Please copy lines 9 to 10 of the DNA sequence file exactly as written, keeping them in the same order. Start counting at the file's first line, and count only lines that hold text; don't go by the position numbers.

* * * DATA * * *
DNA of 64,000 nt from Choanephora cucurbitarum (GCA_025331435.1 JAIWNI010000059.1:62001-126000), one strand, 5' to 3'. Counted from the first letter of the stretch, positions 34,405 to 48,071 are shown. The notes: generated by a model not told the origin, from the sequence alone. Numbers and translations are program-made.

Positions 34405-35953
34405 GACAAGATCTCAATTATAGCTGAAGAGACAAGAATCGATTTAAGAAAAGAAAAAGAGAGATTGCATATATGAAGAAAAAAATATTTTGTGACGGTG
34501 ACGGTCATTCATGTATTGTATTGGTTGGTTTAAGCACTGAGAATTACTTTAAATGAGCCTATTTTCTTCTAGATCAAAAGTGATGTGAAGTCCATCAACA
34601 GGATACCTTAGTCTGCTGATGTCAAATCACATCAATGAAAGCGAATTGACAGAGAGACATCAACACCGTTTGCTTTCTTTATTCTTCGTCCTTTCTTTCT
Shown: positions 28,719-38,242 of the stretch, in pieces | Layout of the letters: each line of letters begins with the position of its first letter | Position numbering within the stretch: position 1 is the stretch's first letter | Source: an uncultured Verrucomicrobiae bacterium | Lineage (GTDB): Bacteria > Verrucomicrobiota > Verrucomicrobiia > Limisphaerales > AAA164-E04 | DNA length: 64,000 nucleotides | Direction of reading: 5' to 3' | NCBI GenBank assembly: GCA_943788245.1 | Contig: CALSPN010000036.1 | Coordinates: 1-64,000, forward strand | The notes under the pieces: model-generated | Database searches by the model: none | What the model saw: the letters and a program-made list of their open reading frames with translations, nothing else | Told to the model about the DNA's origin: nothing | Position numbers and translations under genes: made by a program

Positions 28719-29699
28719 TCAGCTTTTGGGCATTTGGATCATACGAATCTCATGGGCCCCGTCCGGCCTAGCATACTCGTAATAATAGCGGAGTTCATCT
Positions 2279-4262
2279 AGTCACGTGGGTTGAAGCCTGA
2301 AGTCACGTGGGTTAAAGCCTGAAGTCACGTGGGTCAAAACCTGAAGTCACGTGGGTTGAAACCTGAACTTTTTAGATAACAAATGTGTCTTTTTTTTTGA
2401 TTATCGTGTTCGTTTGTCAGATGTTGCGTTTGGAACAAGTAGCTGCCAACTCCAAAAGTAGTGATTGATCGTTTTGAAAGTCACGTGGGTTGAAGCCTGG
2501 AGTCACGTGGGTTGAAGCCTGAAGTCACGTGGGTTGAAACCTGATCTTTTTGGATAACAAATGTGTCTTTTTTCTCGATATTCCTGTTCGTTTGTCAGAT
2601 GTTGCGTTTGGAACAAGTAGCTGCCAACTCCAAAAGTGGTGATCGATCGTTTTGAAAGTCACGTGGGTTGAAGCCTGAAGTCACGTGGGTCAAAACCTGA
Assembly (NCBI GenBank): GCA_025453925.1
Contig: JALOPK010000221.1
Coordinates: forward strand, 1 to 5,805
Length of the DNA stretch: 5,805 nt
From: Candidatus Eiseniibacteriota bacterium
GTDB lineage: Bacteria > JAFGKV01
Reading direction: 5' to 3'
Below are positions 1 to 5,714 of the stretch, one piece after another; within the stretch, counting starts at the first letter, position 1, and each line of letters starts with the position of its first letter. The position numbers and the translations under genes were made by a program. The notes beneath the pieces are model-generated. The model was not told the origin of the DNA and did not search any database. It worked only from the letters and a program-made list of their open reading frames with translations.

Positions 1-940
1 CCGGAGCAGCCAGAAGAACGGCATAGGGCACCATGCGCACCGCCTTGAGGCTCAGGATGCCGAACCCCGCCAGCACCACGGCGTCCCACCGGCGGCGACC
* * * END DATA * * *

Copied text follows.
Positions 2279-4262
2279 AGTCACGTGGGTTGAAGCCTGA